Edward Snowden a 'uniquely postmodern breed of whistle-blower'

In a wide-ranging interview with author James Bamford for Wired magazine, the former NSA contractor opens up on why he became the most wanted man in the world.

Whistle-blower Edward Snowden gave an extensive interview to Wired magazine, speaking with author and journalist James Bamford over the course of three days in Moscow. The Russian capital is Snowden's home for the foreseeable future following the country's extension of asylum for the next three years.

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Wired

The results of Bamford's time with Snowden, published Wednesday, are a fascinating look into the 31-year-old former National Security Agency contractor's deeply-held beliefs and his motivations in unearthing the secrets behind the United States' most controversial surveillance programs of our time. Snowden, who clutches an American flag on Wired's cover, wants us to know this: "I care more about the country than what happens to me." At the moment, the country he's referring to is still desperate to know his whereabouts, to bring him home and prosecute him.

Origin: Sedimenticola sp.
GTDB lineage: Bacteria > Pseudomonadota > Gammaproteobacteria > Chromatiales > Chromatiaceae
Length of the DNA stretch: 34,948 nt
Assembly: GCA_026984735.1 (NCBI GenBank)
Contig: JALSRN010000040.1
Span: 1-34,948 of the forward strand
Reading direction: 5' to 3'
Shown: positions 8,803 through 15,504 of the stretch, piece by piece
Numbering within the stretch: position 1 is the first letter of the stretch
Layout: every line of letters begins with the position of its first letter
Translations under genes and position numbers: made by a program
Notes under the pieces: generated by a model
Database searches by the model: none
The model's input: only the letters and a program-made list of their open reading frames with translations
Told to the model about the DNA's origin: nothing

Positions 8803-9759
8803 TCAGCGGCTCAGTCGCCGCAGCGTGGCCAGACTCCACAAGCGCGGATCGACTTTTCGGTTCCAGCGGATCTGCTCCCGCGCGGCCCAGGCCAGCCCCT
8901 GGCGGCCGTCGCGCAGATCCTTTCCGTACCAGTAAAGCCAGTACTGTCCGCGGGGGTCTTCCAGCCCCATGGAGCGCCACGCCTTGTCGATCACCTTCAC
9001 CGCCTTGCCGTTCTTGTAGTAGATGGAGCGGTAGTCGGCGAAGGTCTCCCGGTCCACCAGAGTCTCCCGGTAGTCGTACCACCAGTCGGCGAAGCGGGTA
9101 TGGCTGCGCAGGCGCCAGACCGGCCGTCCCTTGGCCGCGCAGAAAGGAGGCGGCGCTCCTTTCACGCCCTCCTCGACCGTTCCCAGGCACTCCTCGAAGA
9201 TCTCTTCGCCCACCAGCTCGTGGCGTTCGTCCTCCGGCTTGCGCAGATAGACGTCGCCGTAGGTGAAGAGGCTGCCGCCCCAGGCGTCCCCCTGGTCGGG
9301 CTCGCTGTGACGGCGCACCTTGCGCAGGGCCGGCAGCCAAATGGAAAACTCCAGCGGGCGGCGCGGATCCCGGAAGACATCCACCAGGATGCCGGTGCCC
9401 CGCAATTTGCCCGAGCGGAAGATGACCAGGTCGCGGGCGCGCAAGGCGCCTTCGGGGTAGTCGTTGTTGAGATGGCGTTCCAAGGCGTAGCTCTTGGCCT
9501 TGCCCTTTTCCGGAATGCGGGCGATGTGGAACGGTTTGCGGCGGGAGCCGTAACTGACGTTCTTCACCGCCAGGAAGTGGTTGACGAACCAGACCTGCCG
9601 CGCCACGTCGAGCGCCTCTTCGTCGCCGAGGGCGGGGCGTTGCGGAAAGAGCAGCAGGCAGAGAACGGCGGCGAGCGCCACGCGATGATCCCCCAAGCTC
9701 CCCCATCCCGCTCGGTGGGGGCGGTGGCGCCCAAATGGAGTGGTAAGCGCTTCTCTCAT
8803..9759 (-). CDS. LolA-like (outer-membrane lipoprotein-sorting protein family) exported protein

As a former NSA employee himself, Bamford originally blew the whistle on the organization while in law school. He testified before the influential Church Committee, the oversight body that would become the Senate Select Committee on Intelligence and led to significant reforms of the intelligence apparatus in the 1970s. Bamford later went on to publish the first book about the NSA, titled "The Puzzle Palace," inciting several threats from the US government of prosecution under the Espionage Act, the very same 1917 law under which Snowden has been charged.